There have been further calls for Cornwall to be properly recognised as a nation after the discovery that next year's census papers currently fail to include a 'Cornish' tick box once again.

In a show of unity, all of Cornwall Council's party leaders have now sent a joint letter calling for the government to fully recognise Cornwall's national minority status, some six years after it was granted.

It has been sent to the Minister of State for the Cabinet Office Chloe Smith along with other prominent figures at Westminster.

The letter, signed by council leader Julian German and the authority’s group leaders Linda Taylor (Conservative), Malcolm Brown (Liberal Democrat), Carolyn Rule (Independent), Stephen Barnes (Labour) and Dick Cole (Mebyon Kernow), comes after the Census Order (England and Wales) laid before Parliament on March 2 this year did not include box for people to mark themselves as 'Cornish' in the 2021 census.

Six years ago Cornwall was granted national minority status, acknowledging its history, culture and language and giving the Cornish the same status as the UK’s other Celtic people, the Scots, the Welsh and the Irish - all three of which are represented by an identity tick box on the census, where Cornwall is not.

The Census Order is due to be debated in Parliament in the next few weeks, when it is hoped MPs from all parts of the country will support the inclusion of a Cornish tick box.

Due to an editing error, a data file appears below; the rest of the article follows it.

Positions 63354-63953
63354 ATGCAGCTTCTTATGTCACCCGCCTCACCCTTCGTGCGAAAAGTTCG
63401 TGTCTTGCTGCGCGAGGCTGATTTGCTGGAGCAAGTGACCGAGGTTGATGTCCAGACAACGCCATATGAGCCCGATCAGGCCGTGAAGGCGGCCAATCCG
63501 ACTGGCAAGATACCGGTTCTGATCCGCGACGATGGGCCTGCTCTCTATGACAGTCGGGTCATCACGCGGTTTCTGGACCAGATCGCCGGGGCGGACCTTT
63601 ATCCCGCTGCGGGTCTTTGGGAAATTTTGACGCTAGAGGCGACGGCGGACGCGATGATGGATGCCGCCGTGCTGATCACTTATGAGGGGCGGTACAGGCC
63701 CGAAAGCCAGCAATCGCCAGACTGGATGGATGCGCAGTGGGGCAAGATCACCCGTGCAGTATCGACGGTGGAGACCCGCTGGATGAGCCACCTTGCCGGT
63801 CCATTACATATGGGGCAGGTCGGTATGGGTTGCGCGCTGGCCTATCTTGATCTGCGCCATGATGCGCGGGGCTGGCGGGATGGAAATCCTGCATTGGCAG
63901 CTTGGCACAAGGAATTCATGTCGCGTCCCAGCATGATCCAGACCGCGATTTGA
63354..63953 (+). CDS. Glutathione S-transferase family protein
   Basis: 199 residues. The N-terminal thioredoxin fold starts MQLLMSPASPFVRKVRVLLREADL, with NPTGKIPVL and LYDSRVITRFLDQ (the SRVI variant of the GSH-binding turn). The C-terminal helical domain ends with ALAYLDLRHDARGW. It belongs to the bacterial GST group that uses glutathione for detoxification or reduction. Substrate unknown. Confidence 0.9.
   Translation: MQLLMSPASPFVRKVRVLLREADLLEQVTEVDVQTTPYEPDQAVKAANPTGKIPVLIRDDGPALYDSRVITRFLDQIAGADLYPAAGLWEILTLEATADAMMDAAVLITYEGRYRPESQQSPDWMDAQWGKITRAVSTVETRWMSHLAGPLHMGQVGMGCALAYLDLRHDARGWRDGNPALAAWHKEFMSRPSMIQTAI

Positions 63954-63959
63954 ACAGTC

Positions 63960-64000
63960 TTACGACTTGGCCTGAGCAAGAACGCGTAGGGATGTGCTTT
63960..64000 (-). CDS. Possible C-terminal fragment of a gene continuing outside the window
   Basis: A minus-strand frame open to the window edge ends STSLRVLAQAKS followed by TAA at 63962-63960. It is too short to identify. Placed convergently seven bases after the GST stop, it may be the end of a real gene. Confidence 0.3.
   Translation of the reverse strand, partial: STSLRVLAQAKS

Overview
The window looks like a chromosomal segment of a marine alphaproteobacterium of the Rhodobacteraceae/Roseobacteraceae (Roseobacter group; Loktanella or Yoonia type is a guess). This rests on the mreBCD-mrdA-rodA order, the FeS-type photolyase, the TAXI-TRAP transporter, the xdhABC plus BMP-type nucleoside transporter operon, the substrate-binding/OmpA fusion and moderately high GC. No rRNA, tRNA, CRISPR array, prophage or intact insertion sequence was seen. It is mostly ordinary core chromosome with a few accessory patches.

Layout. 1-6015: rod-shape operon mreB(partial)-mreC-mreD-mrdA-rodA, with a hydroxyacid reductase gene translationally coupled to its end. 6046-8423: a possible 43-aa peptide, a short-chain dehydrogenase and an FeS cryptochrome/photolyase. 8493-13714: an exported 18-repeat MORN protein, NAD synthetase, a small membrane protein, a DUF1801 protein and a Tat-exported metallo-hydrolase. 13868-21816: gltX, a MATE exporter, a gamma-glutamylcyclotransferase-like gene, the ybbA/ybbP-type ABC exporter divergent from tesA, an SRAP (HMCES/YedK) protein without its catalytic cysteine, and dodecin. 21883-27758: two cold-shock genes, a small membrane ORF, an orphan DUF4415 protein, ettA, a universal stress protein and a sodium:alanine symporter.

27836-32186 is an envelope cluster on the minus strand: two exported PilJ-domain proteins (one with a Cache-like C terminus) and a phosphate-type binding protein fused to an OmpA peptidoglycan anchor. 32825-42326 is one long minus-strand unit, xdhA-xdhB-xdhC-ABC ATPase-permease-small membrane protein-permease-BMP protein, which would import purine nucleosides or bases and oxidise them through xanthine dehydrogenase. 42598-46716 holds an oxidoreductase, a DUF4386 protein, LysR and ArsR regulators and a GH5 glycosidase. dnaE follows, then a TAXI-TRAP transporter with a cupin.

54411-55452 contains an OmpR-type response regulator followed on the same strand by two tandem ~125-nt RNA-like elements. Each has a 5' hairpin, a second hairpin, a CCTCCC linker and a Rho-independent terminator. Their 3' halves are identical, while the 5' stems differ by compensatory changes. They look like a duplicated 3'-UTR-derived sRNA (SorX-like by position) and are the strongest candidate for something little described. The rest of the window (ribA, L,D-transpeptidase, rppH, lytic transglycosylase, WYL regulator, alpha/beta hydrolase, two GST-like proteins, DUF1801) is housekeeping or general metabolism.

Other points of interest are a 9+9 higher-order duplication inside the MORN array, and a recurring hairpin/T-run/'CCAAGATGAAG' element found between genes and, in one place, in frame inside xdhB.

Cornwall Council leader Julian German said: “We are working closely with Cornwall’s MPs on this matter and we have appealed to the UK government to add a Cornish tick box to the next census.

“This would help central government to meet its obligations through the Framework Convention and show that it is treating the Cornish in the same manner as the Scots, the Welsh and the Irish. It would also demonstrate a positive commitment to Cornwall’s national identity and culture.”

Since 2014, when the status was granted, the Cornish Embassy ‘tick box’ bus has been promoting the campaign, as well as giving greater access to learning Cornish face-to-face through technology and in schools.

Last July, the Cornish Minority Working Group hosted the first UK National Minority Summit, bringing together representatives from the UK’s national minorities and in September Cornwall’s archive centre Kresen Kernow opened, housing the world’s largest collection of historic records, books, maps and photographs relating to Cornwall.

Despite these successes, however, there is no stable central government funding for Cornish culture and language.